The Rise and Fall of an All American

The Rise and Fall of an All American:

A Screed in Words and Pictures


Little Jimmy-John Thornton learns to “swim” in the basement pool of the Sewickley, YMCA. It’s 16-and-2/3rds yards in length, but his goal isn’t to attempt such an impossible distance. Rather he hopes, with effort and methodical training, to make it across the pool’s width by high school. Jimmy-John soon teaches his twin brother Johnny-Jim how to “swim”, too. In a blink of an eye, the identical twins are swimming one-two-even-three widths at a time, with only short rests in between. By high school, they are scaring the wits out of their over-protective mother by attempting oceanic bay crossings in New Jersey without life preservers.


In the Mark Spitz era, Jim swims his freshman year at the prestigious University of Michigan where he quickly establishes himself as the second worst swimmer on the team. The worst is a guy with supernumerary nipples whose father is an assistant football coach for an NFL team. Jim gets cut after his freshman year; the tri-nippled fellow does not. Lesson learned: Rules are meant for getting bent, as is Jim himself.

 


Deeply depressed and riddled with anxiety disorders and other neuroses unrelated to water, post-collegiate Jim is living at home in his childhood bed and taking drugs like Haldol {a dopamine antagonist of the typical antipsychotic class of medications} and Mellaril {a piperidine antipsychotic drug previously widely used in the treatment of schizophrenia} that didn’t work then and seems, in retrospect, something of a psychiatric fishing expedition. He decides to show up at the Sewickley YMCA kids’ swimming practice in the hopes of bludgeoning his drug-resistant misery into submission through laps. He takes two new items with him to practice: goggles, which he has never worn before, and a bottle of Jim Beam purloined from his parents’ liquor cabinet. The kids’ coach lets him swim with the youngsters. The combination of gratitude and inebriation allows Jim to adjust easily to wearing goggles.

 


Eight years, five state moves, and innumerable firings later (North Carolina to Georgia to Utah to Florida to Iowa; waffle cook to lifeguard to hydraulics shipping boy to private school teacher to graduate student), Jim moves to Minnesota and sees a sign hanging over the new Skyway YMCA in St. Paul, MN announcing the formation of a “masters” swimming team. He joins in 1984 and has swum masters (11 years in Minnesota; 17 years and counting in Sewickley after moving back there in 1995) ever since. Except for 2-3 local meets in Minnesota, he does not compete until the late 1990s. He swims his first USMS meet in 2000 at age 48, doing this in conjunction with a magazine article assignment on the then new drug, Androgel.


At age 50, Jim makes the USMS Top 10 for the first time. A couple swims he does at Cleveland State in the summer of 2002, where LCM Nationals are held in a poorly attended albeit affordably drivable meet that year, manage to hold up in the FINA Top 10 in the world. Jim enjoys a minor epiphany: mediocrity sustained long-term becomes less mediocre. That year, his times in yards pools are very close to his pathetic times at Michigan, convincing him that the key to Masters glory is to rot more slowly than your colleagues. Along these lines, he begins eating a diet consisting mainly of pickling compounds, food preservatives, lard, and GU™.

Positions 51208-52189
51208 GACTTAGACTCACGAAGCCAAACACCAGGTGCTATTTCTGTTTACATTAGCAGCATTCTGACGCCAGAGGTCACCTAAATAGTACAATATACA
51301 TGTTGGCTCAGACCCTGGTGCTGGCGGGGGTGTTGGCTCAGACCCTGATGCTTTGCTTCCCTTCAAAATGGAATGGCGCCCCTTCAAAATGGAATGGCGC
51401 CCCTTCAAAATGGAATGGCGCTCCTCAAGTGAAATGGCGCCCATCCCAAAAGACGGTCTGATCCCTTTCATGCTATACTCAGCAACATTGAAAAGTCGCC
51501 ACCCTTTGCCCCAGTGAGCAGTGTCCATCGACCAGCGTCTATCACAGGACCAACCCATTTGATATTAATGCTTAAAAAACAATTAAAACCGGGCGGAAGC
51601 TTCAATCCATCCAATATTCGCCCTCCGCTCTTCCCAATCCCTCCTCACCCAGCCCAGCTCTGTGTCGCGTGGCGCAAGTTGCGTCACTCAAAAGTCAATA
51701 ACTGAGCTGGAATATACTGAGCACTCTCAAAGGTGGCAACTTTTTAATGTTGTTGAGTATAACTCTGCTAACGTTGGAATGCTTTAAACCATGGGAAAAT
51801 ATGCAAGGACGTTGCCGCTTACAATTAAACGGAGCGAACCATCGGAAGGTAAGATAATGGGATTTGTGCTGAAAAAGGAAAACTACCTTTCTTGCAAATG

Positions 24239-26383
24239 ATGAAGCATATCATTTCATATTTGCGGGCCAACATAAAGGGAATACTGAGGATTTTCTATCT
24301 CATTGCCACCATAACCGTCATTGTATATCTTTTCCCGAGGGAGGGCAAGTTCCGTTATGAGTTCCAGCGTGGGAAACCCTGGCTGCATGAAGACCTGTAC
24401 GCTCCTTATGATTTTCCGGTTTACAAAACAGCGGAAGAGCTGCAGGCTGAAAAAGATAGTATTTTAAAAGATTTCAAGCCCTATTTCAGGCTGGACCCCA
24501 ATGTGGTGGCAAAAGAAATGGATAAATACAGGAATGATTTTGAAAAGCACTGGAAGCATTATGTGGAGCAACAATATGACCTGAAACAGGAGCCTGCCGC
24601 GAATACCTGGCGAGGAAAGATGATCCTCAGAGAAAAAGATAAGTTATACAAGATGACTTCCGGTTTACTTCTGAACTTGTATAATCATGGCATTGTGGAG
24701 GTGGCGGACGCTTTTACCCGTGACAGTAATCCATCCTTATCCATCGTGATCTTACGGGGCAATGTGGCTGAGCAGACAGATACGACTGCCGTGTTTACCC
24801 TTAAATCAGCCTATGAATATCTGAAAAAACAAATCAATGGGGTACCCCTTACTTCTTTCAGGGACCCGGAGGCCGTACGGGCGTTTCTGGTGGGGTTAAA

Over the next decade, Jim manages to rack up a total of 47 individual Top 10 swims. This includes a best-ever personal showing of 3rd in the 200 SCM free at age 56. He also manages a lifetime best 200 yard free at age 57 and 8 months, beating his best high school and college times. He was aided here by the notorious body kayak “floatie” B70 wetsuit technology, which was outlawed by FINA the next year. Greatly chagrined by FINA’s decision at the time, Jim quickly realizes that for reasons he still can’t quite fathom, the floatie suits seem to have helped his fellow competitors even more than they helped him. His 1:54.89 200 SCY at age 57 placed 10th in the TT for the 55-59 age group. The following year his 1:57.75—almost three seconds slower—earns 6th place in the TT.


A series of bureaucratic snafus during the next several years results in four of Jim’s meet performances, in measured, certified pools, and done in accordance with just about every picayune requirement of USMS’s rule-book-mongering legal staff, being yanked ex post facto from TT consideration due to technicalities. In one championship meet, the paperwork is not turned in in a timely fashion; in another meet, attended by less than 50 people, the meet director assures Jim he can swim the 200 and 400 LCM freestyles in the “open” categories, permitting him to get slightly more than 5 minutes rest between events. “Open” during Jim’s AAU-era formative years meant that anybody can swim the event, regardless of age. “Open” in USMS speak means that you can wear fins, life jackets, paddles, and/or violate the rules of swimming in whatever fashion you want to. Hence “Open” swims don’t count for TT consideration. After these snafus, Jim asks for a list of all the ways his future swims can conceivably become screwed up. Four times stung, five times shy! Armed with what he thinks is absolutely fool-proof info along these lines (never swim in an “Open” event and make 100 percent sure that any USMS-sponsored meets have an official sanction number with no mention of weird disqualifying peculiarities), he forges onwards in a spirit of “lessons learned” and Rudyard Kipling If-like “and then you are a man, my son” stoicism.